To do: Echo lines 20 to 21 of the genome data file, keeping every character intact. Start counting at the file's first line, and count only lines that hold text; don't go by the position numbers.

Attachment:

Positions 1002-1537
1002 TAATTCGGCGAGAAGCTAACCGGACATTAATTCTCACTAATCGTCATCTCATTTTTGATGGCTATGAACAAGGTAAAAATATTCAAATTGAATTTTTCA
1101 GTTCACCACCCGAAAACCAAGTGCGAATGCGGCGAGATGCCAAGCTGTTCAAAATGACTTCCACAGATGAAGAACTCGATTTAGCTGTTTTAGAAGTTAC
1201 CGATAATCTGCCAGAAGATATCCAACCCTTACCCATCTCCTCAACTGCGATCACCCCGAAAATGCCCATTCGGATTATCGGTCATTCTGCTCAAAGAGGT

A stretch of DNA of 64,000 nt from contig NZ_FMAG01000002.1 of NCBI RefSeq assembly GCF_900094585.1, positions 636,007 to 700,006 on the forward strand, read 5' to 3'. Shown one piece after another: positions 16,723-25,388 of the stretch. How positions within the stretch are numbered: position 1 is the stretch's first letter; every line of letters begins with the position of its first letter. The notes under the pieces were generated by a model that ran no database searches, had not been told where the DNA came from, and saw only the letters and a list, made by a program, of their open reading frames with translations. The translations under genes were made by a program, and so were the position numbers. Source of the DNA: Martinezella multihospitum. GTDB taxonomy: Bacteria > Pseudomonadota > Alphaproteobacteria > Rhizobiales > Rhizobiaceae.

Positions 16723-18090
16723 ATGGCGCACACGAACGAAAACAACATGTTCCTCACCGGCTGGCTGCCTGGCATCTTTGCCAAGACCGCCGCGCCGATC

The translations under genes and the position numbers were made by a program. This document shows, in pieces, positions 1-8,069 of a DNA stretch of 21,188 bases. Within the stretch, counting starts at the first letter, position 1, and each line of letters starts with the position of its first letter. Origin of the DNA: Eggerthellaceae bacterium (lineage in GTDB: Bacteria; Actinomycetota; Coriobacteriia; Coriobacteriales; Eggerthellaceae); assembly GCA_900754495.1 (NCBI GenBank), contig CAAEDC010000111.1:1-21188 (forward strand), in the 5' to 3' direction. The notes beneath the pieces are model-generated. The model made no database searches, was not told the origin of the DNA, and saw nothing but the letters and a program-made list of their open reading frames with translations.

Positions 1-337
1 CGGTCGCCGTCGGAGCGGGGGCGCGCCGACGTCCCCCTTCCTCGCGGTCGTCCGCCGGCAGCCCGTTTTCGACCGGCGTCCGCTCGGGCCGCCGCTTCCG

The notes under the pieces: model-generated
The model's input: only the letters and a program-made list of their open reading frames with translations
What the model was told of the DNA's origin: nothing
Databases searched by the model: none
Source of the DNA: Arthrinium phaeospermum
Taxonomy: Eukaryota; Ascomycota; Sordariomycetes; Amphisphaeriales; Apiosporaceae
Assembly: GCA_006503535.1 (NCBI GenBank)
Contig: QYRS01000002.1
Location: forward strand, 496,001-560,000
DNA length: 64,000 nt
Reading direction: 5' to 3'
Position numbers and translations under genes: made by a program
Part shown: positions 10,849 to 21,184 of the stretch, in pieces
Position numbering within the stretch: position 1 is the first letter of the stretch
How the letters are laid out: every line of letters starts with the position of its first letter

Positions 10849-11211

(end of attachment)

DNA length: 64,000 nt
Reading direction: 5' to 3'